Montreal: The Unknown City
Kristian and John David Gravenor
Arsenal Pulp Press
As a longtime Montrealer who feels he barely knows anything about the place, I was downright thirsty for info – and speaking of thirst, one suspects that the authors might have chased a pint or two, as the most talked about item in the book is beer. There are two full pages on where to find beer and another two on who makes beer. These are followed by what happens to numerous Montrealers after drinking beer. The Gravenor brothers don’t hesitate to name names here, including one member of Montreal’s finest who used both sides of the Decarie Expressway to help keep his car pointing forward before being apprehended in a nearby parking lot with his pants around his ankles.
The author had other tough assignments, like determining the city’s best strip joint (Le Paree, as long as you don’t mind being shot at from time to time), where to go if you want to swim naked (Oka, although it’s unofficial), and where you might get arrested even if you aren’t naked. Seems that old Outremont mayor Jerome Choquette didn’t like the sight of a body in a bathing suit, and so banned their use in any park in his city. I’d like to say this backfired when the whole of Outremont started parading around in tight little cutoff shorts instead, but it just isn’t the truth.
To show how far we’ve come, the authors provide a full page of places where you can publicly disrobe. For the more modest, they also include a guide to the best public washrooms in the city. But the height of nudity news in the Unknown City came via one of the two most amazing facts in this book: behind an anonymous-looking door, there’s a nude beach on rue St-Paul in Old Montreal.
To top that (is it possible?) there’s the story of the people “buried alive” in the 1800s. Dominion Square (now called Dorchester Square) used to be a cemetery, and was used during a cholera outbreak to inter both the living and the dead. The dead were being buried as fast as possible to keep down the spread of the disease. The living who were interred were those who had succumbed so powerfully to the morphine used as a cholera cure that they only seemed to be dead. (Speaking of burial, you never do rest completely in peace. The lease on a grave on Mount Royal must be renewed every 99 years.)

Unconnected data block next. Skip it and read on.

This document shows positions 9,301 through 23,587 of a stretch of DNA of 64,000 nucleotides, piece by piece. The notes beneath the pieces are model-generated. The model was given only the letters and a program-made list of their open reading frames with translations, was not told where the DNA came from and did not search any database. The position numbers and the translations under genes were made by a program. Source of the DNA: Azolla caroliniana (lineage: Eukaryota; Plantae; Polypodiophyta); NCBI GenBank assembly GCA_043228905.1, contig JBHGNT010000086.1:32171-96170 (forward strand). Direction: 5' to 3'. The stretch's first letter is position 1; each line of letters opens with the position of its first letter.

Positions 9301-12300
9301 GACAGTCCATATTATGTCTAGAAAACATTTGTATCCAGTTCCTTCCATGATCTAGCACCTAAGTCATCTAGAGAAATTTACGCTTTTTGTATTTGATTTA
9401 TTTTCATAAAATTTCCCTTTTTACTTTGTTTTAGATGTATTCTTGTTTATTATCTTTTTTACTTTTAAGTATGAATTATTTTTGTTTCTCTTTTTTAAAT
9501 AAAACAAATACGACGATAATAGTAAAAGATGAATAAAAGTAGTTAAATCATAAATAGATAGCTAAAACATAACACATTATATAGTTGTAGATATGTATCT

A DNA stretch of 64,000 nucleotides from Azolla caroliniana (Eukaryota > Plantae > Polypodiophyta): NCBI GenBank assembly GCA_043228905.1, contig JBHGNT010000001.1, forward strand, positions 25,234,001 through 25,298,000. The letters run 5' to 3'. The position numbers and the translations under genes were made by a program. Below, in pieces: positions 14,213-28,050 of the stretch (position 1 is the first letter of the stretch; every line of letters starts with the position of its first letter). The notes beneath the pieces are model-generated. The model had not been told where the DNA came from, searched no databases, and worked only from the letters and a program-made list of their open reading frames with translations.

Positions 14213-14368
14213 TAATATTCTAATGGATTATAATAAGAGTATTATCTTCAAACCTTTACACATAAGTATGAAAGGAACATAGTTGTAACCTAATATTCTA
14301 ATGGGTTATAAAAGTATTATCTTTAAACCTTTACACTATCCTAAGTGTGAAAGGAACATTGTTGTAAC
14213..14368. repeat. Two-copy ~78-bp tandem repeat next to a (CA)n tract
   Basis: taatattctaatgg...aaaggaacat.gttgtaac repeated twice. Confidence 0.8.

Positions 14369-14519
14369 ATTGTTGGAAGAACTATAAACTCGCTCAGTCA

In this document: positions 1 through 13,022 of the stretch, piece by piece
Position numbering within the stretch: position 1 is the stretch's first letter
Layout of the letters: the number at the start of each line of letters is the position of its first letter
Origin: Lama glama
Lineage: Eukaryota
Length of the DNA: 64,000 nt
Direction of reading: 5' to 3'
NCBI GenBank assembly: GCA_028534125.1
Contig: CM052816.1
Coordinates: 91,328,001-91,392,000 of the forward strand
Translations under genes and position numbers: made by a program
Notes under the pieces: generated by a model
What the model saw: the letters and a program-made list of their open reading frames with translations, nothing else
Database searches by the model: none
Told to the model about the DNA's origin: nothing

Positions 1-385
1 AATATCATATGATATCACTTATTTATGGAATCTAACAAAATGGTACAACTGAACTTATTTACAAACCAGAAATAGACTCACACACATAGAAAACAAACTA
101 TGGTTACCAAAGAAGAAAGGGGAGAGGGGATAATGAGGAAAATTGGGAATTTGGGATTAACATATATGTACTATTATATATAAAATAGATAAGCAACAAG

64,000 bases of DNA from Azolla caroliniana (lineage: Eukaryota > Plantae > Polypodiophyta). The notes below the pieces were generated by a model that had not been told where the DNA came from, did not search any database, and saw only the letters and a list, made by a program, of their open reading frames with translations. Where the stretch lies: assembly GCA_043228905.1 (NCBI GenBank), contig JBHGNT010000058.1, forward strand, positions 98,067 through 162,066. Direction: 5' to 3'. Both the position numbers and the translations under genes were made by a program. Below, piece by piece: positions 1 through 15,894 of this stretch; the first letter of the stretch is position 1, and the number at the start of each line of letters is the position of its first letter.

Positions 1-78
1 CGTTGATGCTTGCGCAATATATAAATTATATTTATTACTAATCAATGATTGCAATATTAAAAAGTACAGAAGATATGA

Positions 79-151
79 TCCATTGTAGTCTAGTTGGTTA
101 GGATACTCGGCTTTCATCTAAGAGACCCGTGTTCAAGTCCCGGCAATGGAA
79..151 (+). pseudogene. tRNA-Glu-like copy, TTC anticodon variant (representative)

There are all sorts of other odd facts in the book, such as where to find the Cosmodome, which I thought was a tribute to Seinfeld’s Cosmo Kramer but turned out to be a Space Camp in Laval. There’s also the amazing story of Veronica Lake’s alcoholic late life in Montreal.
The Gravenor’s have found out things like the name of the hotel where an unknown lounge pianist was looking to rekindle his career, and changed his name (for better or worse) to Liberace.
Of course I had to check the most important fact about the book, which is whether I was in it (yes!) and what they said about me. Having read this carefully, I can now wholeheartedly recommend this book, which says a lot about this city you won’t find anywhere else, both for tourists and residents.
Tourists will get a great unconventional introduction, and locals will discover new dimensions to old places. And for those of you with a lot of your portfolio in high tech stocks, the Gravenors provide a list of soup kitchens throughout the city. mRb